The Western Journal of Black Studies

Volume 28, Issue 2


Historical Varieties of African American Labor:
Sites of Agency and Resistance

George Yancy

This article explores a variety of African-American sites of labor activity. Labor historians and social historians have used such terms as “agency,” “resistance,” “self-activity,” “pro-activity,” and “opposition” to describe such sites of labor activity. In this article, it is maintained that there is a paucity of theoretical discussion around the concept of African-American agency vis-ˆ-vis various historical sites of labor activity. In short, the use of the term “agency” within these contexts has been under-theorized. Readers are often provided with ample historical descriptions of instances of agency with very little or no theoretical attention given to the nature of what constitutes agential behavior. To accomplish this theoretical effort, the author draws from the work of African-American psychologist Adelbert H. Jenkins, showing that African-Americans, given their historical oppression, have had to engage in acts of agency in ways that gave the outward appearance of accommodation. The author argues that beneath this “outward appearance of accommodation,” Black folk engaged in dynamic processes of dialectical thinking that enabled them to envision possibilities that were actionable (and thereby “freeing”) in the very midst of white hegemony and oppression.
pp. 337-353


Preparing African American Males for the Professoriate:
Issues and Challenges
Willie J. Heggins

The purpose of this study was to explore issues germane to the preparation of African American men involved in the ‘Preparing Future Faculty’ (PFF) program, with particular attention to contextual issues and challenges that serve as both support and barriers. Results indicate that networking, mentoring and research support were themes that emerged as strategies for addressing issues faced by prospective African American male faculty. Respondents in the study suggested the following important actions for African American men preparing to be faculty: 1) emphasizing in increased involvement in professional development, 2) establishing awareness of the professional culture, 3) understanding roles and responsibilities, and 4) defining a relationship with senior faculty. Those efforts were critical to recruitment, retention, and advancement as prospective faculty.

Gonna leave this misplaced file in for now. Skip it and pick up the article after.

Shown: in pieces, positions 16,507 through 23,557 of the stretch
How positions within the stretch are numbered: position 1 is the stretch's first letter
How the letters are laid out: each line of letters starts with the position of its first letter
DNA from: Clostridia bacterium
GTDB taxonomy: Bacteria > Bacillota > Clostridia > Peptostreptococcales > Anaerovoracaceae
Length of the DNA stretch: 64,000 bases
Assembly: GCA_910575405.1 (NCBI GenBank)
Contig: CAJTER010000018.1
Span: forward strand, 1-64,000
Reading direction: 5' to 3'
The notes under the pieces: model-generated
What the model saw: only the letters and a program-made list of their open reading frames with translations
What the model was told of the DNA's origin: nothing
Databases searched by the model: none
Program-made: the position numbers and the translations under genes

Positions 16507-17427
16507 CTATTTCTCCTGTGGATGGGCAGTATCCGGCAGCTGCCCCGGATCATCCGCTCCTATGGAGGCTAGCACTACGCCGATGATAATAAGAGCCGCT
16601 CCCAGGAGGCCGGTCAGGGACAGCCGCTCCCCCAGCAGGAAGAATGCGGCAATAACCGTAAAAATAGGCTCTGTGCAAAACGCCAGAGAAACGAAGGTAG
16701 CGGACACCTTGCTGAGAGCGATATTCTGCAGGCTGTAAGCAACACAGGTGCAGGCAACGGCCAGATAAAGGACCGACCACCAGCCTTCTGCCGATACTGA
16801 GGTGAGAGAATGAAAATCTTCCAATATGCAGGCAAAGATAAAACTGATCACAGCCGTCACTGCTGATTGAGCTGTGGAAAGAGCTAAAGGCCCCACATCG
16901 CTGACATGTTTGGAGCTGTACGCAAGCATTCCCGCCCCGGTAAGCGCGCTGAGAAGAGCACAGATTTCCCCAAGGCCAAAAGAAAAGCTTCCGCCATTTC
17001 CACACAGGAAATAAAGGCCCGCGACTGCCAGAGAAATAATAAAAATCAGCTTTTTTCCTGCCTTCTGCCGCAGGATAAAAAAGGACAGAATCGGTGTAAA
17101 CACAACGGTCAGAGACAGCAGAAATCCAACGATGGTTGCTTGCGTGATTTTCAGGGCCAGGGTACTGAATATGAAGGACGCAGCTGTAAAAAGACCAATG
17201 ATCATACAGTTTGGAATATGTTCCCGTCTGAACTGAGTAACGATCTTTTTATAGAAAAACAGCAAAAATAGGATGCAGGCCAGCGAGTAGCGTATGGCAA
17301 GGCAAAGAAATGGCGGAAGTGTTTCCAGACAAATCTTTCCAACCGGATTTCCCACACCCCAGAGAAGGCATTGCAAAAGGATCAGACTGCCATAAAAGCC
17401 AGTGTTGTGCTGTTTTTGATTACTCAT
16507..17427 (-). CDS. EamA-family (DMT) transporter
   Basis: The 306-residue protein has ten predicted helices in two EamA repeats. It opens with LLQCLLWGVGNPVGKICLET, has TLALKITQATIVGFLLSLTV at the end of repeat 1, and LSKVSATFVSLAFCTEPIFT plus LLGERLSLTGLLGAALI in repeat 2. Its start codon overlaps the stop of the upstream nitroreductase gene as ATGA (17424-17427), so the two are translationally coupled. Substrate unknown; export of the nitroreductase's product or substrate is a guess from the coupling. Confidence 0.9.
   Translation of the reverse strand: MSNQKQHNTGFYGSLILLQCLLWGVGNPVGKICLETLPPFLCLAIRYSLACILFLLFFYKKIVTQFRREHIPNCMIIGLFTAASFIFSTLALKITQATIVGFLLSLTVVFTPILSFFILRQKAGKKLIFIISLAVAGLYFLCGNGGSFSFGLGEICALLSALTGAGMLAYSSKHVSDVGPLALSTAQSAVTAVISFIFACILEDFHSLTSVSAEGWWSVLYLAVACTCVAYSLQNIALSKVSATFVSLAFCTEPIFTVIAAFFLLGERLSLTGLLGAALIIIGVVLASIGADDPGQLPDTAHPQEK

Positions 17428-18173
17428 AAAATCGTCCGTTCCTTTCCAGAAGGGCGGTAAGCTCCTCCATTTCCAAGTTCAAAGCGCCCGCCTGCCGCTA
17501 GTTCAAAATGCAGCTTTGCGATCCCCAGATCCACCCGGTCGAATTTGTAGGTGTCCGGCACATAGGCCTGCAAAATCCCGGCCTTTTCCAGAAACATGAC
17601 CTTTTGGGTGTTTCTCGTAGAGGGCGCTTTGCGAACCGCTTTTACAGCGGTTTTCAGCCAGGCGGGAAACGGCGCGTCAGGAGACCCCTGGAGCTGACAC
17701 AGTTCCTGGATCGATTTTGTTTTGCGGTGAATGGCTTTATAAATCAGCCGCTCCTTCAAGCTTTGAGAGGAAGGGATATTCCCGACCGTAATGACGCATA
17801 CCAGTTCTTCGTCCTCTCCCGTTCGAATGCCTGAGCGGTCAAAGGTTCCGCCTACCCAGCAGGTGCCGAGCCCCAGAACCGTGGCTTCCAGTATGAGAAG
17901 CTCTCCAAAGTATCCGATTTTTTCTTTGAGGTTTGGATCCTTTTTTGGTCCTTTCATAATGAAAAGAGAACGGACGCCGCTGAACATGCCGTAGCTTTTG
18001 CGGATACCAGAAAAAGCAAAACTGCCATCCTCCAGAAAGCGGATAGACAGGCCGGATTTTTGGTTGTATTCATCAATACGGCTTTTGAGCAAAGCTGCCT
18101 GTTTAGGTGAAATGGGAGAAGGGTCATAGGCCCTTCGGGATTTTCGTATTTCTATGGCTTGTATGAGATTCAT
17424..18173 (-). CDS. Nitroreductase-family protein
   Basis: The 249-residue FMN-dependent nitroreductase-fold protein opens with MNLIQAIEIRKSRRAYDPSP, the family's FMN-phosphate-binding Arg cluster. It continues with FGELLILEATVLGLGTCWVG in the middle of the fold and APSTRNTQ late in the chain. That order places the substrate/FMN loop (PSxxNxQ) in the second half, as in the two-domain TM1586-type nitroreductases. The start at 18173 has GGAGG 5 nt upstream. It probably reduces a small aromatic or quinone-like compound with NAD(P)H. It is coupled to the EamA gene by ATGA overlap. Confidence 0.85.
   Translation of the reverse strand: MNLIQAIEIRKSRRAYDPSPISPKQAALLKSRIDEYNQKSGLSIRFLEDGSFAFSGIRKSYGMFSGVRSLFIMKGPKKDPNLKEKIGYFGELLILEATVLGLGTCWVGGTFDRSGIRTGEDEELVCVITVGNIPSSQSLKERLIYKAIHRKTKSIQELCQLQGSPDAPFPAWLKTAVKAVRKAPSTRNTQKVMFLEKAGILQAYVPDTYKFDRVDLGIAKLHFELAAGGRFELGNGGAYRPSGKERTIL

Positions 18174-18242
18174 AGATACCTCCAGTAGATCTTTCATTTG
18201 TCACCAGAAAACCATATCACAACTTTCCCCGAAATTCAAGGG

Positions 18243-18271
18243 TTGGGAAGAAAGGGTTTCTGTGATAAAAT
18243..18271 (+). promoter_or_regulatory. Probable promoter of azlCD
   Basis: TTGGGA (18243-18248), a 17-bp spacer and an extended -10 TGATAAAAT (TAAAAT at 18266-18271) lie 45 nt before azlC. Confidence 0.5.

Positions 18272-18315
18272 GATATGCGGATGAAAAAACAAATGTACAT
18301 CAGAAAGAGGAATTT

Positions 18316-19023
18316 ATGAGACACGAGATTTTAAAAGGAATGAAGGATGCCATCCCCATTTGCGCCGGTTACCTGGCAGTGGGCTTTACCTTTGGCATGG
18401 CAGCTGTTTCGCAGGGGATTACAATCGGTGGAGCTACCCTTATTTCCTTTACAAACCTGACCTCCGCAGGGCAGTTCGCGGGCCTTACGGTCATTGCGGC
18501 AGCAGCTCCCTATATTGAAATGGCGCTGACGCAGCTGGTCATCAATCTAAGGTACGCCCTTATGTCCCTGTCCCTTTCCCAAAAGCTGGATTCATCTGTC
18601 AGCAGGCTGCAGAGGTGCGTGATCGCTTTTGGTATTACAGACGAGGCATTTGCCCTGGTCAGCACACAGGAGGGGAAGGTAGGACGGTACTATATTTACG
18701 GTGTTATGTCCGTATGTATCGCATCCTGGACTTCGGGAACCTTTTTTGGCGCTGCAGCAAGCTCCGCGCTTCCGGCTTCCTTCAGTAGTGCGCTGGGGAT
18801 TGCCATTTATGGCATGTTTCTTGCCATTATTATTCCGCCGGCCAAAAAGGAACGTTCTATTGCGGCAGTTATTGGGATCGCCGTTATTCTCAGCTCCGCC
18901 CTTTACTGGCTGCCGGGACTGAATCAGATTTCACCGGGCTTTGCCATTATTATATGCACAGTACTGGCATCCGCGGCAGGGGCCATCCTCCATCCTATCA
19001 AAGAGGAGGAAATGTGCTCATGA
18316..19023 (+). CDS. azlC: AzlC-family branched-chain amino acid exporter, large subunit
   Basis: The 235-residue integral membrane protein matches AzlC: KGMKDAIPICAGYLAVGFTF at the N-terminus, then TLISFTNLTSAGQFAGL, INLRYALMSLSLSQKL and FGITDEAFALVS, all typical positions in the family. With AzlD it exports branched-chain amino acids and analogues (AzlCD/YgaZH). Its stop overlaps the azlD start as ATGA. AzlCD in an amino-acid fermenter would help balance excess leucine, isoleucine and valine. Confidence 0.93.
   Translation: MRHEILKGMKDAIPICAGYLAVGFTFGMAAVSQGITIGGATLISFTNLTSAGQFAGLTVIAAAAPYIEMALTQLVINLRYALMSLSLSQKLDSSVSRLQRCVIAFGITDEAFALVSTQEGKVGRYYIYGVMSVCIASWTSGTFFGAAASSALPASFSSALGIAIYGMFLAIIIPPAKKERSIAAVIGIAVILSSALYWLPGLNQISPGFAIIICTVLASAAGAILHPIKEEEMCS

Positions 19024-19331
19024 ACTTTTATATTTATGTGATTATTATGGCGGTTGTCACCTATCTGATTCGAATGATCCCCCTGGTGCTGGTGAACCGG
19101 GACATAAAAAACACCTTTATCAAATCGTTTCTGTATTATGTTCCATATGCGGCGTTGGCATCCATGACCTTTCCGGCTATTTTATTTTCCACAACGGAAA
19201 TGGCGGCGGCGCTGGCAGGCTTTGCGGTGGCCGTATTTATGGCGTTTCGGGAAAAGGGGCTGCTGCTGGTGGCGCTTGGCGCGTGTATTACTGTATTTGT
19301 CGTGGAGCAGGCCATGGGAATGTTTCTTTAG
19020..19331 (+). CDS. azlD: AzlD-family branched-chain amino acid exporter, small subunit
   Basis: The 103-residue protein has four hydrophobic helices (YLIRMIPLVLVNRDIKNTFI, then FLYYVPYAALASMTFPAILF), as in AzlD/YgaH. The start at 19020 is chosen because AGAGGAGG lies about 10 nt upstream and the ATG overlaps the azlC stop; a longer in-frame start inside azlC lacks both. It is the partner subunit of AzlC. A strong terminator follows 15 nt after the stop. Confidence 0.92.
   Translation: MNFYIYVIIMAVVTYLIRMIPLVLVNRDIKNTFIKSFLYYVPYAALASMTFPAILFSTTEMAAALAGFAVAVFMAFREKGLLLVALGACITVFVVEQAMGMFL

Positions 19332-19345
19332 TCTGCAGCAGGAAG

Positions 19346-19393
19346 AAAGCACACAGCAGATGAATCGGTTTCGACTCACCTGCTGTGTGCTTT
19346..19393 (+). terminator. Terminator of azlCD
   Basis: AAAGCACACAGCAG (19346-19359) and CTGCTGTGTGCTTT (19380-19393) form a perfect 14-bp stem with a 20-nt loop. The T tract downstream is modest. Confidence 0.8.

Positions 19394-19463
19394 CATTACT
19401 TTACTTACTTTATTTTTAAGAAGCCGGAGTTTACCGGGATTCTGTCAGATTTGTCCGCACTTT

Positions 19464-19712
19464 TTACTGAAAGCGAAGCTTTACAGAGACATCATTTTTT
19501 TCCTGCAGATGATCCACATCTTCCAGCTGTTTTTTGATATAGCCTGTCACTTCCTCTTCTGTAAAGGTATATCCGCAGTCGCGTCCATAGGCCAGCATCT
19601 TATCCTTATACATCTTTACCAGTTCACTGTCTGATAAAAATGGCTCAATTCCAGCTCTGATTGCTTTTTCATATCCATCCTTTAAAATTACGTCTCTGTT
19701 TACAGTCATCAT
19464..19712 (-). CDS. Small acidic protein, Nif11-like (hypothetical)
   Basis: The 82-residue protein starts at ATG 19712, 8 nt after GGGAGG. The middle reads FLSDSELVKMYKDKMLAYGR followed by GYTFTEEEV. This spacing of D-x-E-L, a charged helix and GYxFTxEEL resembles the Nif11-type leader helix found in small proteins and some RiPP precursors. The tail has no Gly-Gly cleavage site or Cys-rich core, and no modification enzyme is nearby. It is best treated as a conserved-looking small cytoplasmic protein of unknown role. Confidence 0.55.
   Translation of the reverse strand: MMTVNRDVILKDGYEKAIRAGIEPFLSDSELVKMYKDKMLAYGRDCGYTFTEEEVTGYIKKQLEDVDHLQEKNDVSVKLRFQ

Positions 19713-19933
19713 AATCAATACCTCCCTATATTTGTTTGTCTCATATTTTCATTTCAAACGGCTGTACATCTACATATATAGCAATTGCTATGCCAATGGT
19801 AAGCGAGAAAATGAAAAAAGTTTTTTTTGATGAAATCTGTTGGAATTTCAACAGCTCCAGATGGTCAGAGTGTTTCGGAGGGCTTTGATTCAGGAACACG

pp. 354-364


So Long a Letter:
Finding Self and Independence in Africa  

Patricia Sehulster

“So Long A Letter: Finding Self and Independence in Africa” posits the premise that while Mariama Ba’s So Long A Letter does indeed present a feminist perception and the idea that women’s friendships serve as important to survival, it also stands as an allegory of Africa’s journey from colonization to independence by using the fictional predicament of women as parallel to that journey. In addition, the novel showcases the stages of a once-colonized writer coming into her own writing, as those stages are viewed by Franz Fanon. Using as its background the analysis of Frantz Fanon, Christopher Miller, Amilcar Cabral, Gaurav Desai, Steven Feierman, Kadiatu Kanneh, V. Y. Mudimbe, and Ngugi Thiong’o regarding the process of colonization to liberation, the essay marks the parallels between these steps and those taken by Ramatoulaye and Aissatou to overcome their “colonization” by Modou and Mawdo.
pp. 365-371


Making Black History Practical and Popular:
Carter G. Woodson, The Proto Black Studies Movement,
and the Struggle for Black Liberation

Pero Gaglo Dagbovie

Carter G. Woodson (1875-1950) wholeheartedly devoted himself to the early black history movement, an essential component of the proto (pre-Black Power era) Black Studies Movement. Woodson foreshadowed modern black studies scholars in stressing that the study of African descendants be scholarly sound, creative, restorative, and, most importantly, directly relevant to the black community. He popularized black history with a variety of innovative strategies and vehicles, including Association for the Study of Negro Life outreach activities, Negro History Week, and a popular black history magazine. This article explores how the multi-talented Woodson democratized, legitimized, and popularized black history. Special attention is paid to the nature of Woodson’s messages to various audiences and sectors within black communities. Dimensions of Woodson’s dynamic approach can be adapted to Black Studies paradigms and strategies of the twenty-first century.
pp. 372-383


Chicago's Home for the Aged and Inform Colored People:
A Paradigm for Examining Changes in African-American Institutional Support
Nancy M. Davis, Susan C. Reed

For decades, African Americans, faced with enormous exclusion by the majority population, built hundreds of social institutions to provide basic services for their communities. The history of the Chicago’s Home for Aged and Infirm Colored People illustrates changes in African American leadership in community institutions that coincided with shifting demographic patterns and the rise of the Civil Rights movement. Middle class leaders remained committed to the home after migration accelerated and decreasing membership in women’s social clubs diminished available resources. Implications for the historical role of the Black middle-class in sustaining community institutions are discussed.
pp. 384-393


Book Reviews

Counseling in African-American Communities:
Biblical Perspectives on Tough Issues
Author: Lee N. June and Sabrina D. Black
Reviewed By: Catherine L. Packer
pp. 394-395

The New Politics of Race: From DuBois to the 21st Century
Editor: Marlese Durr
Reviewed By: Robert Bauman
pp. 396

Origins of Rwandan Genocide
Author: Josias Semujanga
Reviewed By: Aaron Peron Ogletree
pp. 397-398








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